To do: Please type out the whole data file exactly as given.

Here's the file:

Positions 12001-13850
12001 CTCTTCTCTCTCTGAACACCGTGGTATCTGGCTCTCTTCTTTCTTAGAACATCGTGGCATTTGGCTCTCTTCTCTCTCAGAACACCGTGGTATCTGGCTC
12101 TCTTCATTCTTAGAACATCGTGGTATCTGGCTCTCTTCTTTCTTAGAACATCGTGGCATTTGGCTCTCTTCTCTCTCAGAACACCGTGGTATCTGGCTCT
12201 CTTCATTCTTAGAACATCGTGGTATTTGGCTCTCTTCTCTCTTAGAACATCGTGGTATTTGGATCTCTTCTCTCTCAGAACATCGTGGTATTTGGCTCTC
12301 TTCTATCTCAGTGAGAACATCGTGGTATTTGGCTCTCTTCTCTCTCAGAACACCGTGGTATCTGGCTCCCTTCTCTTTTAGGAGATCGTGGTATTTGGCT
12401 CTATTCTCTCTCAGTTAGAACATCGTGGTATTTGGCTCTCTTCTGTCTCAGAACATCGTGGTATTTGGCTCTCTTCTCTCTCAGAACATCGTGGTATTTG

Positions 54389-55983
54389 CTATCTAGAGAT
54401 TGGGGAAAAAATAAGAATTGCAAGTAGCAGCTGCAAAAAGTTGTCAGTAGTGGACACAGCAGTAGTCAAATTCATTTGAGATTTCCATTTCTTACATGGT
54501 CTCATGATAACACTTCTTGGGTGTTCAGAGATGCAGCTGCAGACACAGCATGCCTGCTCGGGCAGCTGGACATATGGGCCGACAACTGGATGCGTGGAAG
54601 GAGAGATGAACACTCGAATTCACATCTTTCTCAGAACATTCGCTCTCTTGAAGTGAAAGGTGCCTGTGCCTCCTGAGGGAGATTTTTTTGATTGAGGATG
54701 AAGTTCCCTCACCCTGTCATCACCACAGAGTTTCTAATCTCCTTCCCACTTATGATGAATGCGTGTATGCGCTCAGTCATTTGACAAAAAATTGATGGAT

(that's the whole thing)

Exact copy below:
Positions 12001-13850
12001 CTCTTCTCTCTCTGAACACCGTGGTATCTGGCTCTCTTCTTTCTTAGAACATCGTGGCATTTGGCTCTCTTCTCTCTCAGAACACCGTGGTATCTGGCTC
12101 TCTTCATTCTTAGAACATCGTGGTATCTGGCTCTCTTCTTTCTTAGAACATCGTGGCATTTGGCTCTCTTCTCTCTCAGAACACCGTGGTATCTGGCTCT
12201 CTTCATTCTTAGAACATCGTGGTATTTGGCTCTCTTCTCTCTTAGAACATCGTGGTATTTGGATCTCTTCTCTCTCAGAACATCGTGGTATTTGGCTCTC
12301 TTCTATCTCAGTGAGAACATCGTGGTATTTGGCTCTCTTCTCTCTCAGAACACCGTGGTATCTGGCTCCCTTCTCTTTTAGGAGATCGTGGTATTTGGCT
12401 CTATTCTCTCTCAGTTAGAACATCGTGGTATTTGGCTCTCTTCTGTCTCAGAACATCGTGGTATTTGGCTCTCTTCTCTCTCAGAACATCGTGGTATTTG

Positions 54389-55983
54389 CTATCTAGAGAT
54401 TGGGGAAAAAATAAGAATTGCAAGTAGCAGCTGCAAAAAGTTGTCAGTAGTGGACACAGCAGTAGTCAAATTCATTTGAGATTTCCATTTCTTACATGGT
54501 CTCATGATAACACTTCTTGGGTGTTCAGAGATGCAGCTGCAGACACAGCATGCCTGCTCGGGCAGCTGGACATATGGGCCGACAACTGGATGCGTGGAAG
54601 GAGAGATGAACACTCGAATTCACATCTTTCTCAGAACATTCGCTCTCTTGAAGTGAAAGGTGCCTGTGCCTCCTGAGGGAGATTTTTTTGATTGAGGATG
54701 AAGTTCCCTCACCCTGTCATCACCACAGAGTTTCTAATCTCCTTCCCACTTATGATGAATGCGTGTATGCGCTCAGTCATTTGACAAAAAATTGATGGAT